Commercial vehicle speed limit law back under government review

May 2, 20220

Authorities will reconsider legislative proposal requiring speed limits for commercial vehicles.

The Federal Motor Carrier Safety Administration issued a notice of intent, according to which the agency and the National Highway Traffic Safety Administration put forward a new proposal in September 2016.

It called for “truck carriers operating commercial vehicles in interstate commerce with a gross vehicle weight or gross vehicle weight of 26,001 pounds or more that are equipped with an electronic engine control unit to limit the CMV to a speed to be determined by rulemaking, and maintained this ECU setting throughout the lifetime of the vehicle.”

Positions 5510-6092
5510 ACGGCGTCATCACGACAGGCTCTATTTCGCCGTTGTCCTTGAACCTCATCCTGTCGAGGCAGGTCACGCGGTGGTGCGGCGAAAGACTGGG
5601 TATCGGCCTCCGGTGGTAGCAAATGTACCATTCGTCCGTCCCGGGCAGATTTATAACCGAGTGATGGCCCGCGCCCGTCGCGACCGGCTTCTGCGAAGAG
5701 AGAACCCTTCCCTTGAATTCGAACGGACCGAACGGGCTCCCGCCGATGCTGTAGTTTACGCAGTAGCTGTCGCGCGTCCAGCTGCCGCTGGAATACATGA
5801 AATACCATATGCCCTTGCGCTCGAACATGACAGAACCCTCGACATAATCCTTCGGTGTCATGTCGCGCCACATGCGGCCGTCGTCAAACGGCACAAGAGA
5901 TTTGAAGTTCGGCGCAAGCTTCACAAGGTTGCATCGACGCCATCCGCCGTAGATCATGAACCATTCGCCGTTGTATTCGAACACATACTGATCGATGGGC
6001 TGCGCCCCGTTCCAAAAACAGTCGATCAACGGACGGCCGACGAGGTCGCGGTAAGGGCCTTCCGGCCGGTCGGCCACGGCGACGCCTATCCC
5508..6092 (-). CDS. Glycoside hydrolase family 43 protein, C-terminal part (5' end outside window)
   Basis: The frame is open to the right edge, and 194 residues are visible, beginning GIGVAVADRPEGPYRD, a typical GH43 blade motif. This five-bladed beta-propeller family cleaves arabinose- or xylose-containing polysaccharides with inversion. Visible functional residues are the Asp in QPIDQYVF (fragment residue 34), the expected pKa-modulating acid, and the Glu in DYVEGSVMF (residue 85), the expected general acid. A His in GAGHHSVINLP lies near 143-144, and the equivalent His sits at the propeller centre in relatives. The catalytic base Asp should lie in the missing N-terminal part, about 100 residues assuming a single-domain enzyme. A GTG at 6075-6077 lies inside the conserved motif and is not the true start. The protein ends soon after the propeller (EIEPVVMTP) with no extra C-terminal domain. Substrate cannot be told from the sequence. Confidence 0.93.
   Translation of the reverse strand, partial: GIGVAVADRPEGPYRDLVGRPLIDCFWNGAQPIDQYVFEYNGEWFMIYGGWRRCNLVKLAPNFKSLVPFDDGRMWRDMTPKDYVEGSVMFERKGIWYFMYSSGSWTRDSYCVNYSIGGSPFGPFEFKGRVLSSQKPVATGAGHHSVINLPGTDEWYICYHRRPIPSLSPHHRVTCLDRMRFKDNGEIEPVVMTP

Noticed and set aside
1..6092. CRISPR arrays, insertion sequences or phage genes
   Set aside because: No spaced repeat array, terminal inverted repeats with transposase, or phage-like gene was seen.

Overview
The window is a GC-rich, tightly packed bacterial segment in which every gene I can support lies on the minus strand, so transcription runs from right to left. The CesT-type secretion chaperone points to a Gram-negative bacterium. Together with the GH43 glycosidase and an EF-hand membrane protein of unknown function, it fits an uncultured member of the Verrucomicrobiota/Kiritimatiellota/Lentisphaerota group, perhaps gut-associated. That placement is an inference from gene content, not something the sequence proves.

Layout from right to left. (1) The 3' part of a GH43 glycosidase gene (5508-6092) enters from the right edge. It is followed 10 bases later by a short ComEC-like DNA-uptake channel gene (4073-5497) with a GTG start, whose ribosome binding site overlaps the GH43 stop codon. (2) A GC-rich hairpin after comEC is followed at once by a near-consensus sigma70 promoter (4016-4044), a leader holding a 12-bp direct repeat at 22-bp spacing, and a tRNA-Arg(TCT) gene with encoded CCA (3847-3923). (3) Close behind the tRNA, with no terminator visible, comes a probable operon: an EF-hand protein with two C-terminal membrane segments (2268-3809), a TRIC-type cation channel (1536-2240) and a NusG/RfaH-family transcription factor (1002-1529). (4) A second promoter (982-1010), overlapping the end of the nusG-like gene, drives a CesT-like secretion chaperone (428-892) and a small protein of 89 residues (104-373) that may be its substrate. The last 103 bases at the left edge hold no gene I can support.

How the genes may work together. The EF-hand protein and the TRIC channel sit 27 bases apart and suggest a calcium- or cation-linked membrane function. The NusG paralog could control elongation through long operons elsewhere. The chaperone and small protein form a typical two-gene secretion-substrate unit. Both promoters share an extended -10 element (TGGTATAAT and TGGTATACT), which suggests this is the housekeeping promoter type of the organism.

The FMCSA notice does not specify specific speeds. However, in 2016 the law required a maximum of 60, 65 and 68 mph.

A little less than a year ago, a bill reappeared in the House of Representatives regarding the problem of truck speeds.

Transport organizations reacted to it in different ways. The Owner-Operator Independent Drivers Association continues to oppose any restrictions.

“We intend to thoroughly review FMCSA’s proposal, and we look forward to working with the agency to shape a final rule that is consistent with our policy supporting the use of speed limiters in conjunction with numerous other safety technologies,” said ATA President and CEO Chris Spear.

The Cullum Owings Large Truck Safe Working Speed ​​Act was reintroduced by Rep. Lucy McBath (D-GA) and Rep. John Catko (D-NY).

If the restriction approved by law, all the commercial vehicles would be required to use speed limiters.


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